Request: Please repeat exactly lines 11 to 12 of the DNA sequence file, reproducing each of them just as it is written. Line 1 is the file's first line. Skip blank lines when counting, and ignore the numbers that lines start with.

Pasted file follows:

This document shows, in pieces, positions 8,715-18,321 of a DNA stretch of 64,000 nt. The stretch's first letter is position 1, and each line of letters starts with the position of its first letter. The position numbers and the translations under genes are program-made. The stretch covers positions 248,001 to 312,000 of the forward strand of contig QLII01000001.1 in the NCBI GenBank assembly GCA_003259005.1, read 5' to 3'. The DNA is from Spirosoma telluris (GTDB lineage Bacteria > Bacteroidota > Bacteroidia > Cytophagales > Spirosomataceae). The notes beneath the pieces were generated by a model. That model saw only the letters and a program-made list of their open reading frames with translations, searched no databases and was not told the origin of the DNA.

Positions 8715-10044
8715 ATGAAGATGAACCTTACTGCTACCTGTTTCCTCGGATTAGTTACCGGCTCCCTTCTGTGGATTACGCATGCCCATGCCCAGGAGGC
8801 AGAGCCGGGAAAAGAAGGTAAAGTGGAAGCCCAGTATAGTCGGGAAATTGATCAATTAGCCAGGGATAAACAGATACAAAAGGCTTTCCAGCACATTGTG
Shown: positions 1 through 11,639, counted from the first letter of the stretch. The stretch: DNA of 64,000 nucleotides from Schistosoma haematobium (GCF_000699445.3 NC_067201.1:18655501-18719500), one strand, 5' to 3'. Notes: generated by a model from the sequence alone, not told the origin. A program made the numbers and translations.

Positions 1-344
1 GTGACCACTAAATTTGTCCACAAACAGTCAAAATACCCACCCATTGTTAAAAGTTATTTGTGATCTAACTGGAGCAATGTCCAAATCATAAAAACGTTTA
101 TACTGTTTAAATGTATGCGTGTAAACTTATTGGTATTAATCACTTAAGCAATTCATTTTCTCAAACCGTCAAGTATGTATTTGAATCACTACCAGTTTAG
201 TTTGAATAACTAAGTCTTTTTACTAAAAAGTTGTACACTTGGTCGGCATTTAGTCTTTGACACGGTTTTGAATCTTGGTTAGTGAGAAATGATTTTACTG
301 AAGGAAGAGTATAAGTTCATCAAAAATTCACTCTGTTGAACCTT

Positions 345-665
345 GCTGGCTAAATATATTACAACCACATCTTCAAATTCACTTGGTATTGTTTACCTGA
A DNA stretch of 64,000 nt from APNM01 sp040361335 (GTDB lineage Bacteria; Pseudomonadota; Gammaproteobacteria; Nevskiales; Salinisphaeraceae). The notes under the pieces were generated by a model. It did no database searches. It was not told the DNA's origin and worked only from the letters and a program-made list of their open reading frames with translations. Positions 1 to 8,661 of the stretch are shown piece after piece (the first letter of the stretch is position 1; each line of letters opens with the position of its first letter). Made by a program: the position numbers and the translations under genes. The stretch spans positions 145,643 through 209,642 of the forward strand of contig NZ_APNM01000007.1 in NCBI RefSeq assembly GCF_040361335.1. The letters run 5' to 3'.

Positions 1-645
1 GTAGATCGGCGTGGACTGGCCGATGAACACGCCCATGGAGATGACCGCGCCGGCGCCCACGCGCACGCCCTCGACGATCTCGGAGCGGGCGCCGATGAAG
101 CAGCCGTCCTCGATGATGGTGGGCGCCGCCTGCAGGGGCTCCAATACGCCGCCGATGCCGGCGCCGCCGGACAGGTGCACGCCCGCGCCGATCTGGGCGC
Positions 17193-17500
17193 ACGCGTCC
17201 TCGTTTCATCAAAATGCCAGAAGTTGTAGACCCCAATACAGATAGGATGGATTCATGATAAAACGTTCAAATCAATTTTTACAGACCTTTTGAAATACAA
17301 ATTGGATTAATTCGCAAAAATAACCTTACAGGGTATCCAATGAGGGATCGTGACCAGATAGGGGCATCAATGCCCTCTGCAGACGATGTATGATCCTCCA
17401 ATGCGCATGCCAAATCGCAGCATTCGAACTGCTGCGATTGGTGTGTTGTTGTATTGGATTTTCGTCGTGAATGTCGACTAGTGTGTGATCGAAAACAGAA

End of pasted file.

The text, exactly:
Positions 345-665
345 GCTGGCTAAATATATTACAACCACATCTTCAAATTCACTTGGTATTGTTTACCTGA